How to Profit From Brokerage Research

Though brokerage analysts are frequently wrong with their recommendations and price targets, there is value in their research. The key is to know what to look for and what to ignore. Here are three key items I discuss in my book, Better Good than Lucky: How Investors Create Fortune with the Risk-Reward Ratio.

The buy or sell rating is typically the most often quoted part of a research report. The inherent problem is that brokerage analysts are infatuated with the word “buy.” According to, approximately half of all stocks covered by analysts currently have the equivalent of a “buy” recommendation. Conversely, just 2.5% have the equivalent of a “sell” rating. (Obviously, if so many stocks are buy candidates, wouldn’t a more cost-efficient strategy for brokerage clients be to simply invest in an index fund, such as the S&P SPDR (SPY)? Such a strategy would certainly save on transaction costs, while still providing exposure to many of those “buy” candidates.)

The simple fact is that analysts loathe putting a sell rating on a stock. This is why you should look past the rating and instead pay attention to what factors the analyst is looking at. Specifically, focus on industry statistics, specific ratios and other criteria that shed light on how the business is doing. For example, if the analyst cites a specific industry report or publication, see if it is available on the Internet. Such data will give you a good framework for doing your own analysis of business trends.

Analysts’ price targets also receive a lot of attention. The problem is that a price target is nothing more than an educated guess. Most frequently, analysts rely on discounted cash flow (DCF), a mathematical model that calculates how much a company’s total future cash flows are worth today. Like any model, DCF is only as good as its inputs and the inputs are based on many assumptions. To give you an idea of just how difficult it is to forecast cash flow, consider your own personal situation. You might have a decent idea of what your salary will be two years from now, but can you tell me how much cash will you have after spending on home repairs, car repairs, medical bills, vacations, taxes, etc.? Forecasting cash flow for a company is even harder.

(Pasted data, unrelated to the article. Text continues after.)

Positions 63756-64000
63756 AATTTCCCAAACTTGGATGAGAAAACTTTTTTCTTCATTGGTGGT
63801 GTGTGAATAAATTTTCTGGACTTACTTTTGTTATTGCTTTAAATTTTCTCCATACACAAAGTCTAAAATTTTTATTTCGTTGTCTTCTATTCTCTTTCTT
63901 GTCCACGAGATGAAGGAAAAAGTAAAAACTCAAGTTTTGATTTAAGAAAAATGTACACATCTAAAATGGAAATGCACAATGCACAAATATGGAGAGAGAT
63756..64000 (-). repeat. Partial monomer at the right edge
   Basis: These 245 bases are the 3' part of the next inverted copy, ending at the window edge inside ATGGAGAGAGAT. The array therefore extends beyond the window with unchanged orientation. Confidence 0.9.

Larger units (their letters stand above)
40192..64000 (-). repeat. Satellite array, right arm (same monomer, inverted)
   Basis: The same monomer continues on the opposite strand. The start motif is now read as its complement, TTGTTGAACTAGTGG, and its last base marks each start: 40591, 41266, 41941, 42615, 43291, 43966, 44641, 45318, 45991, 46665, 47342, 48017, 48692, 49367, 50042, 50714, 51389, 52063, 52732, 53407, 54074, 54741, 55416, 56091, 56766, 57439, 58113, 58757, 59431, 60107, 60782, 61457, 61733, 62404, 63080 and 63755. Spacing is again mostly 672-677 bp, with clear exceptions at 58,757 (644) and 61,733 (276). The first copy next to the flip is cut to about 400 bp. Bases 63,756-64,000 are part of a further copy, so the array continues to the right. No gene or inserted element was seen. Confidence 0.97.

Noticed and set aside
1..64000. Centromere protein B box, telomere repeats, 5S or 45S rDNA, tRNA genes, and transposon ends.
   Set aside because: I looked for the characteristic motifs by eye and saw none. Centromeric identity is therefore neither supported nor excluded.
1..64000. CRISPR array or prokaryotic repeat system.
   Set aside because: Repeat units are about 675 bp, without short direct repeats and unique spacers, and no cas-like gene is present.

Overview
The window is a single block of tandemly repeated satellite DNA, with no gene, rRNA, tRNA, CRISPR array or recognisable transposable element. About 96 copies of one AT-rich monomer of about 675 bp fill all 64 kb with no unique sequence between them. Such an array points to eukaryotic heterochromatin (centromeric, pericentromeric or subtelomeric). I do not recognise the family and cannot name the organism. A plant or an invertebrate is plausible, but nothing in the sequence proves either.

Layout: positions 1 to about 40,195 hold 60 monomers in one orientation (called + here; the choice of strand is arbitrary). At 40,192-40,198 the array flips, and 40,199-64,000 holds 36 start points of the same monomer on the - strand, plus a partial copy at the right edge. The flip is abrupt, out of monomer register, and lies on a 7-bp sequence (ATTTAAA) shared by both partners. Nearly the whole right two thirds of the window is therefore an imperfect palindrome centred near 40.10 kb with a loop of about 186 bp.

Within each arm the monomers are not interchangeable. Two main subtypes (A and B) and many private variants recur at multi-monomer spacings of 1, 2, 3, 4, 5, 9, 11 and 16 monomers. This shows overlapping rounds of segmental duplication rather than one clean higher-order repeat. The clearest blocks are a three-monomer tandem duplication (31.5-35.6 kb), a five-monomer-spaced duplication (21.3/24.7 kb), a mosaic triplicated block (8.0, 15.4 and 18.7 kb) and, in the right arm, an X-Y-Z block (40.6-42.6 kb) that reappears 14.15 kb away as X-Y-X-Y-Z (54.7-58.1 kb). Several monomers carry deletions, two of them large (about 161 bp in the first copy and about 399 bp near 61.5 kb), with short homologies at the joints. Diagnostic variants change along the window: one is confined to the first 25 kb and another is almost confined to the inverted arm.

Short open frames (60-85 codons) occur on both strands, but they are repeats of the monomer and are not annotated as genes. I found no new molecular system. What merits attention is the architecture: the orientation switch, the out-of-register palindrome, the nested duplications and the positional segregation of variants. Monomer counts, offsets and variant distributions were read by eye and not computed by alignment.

Since a company is ultimately worth what it will earn in the future, DCF does have a place in valuing a company. However, since DCF is based on assumptions, a margin of error needs to be applied to the number calculated by the model. I suggest investors assume any price target based on DCF is at least 10% too high in order to provide some room for error.

Finally, there is the projection of what a company will earn in the future. Though everyone likes a positive earnings surprise, the fact that Thomson Reuters says 73% of S&P 500 companies topped third-quarter consensus estimates shows just how wrong analysts are. This said, as a group, analysts do tend to be fairly good about judging whether profits will be better or worse than originally thought. Thus, a change in the consensus earnings estimate can provide some insight. Specifically, rising estimates are a good sign and falling estimates are a bad sign. Be sure to take note of the magnitude of the change as well. A one-cent change in projected profits of $1.00 per share is not very significant; a one-cent change in projected profits of a nickel per share is.

Most importantly, treat brokerage research as just one part of your analysis, not the sole reason to buy or sell a stock. Research reports are written for mass audiences and the arguments stated in a report may or may not apply to your investing style or personal criteria.

Charles Rotblut, CFA, is a Vice President for the American Association of Individual Investors and the AAII Journal Editor. His new book is Better Good than Lucky: How Savvy Investors Create Fortune with the Risk-Reward Ratio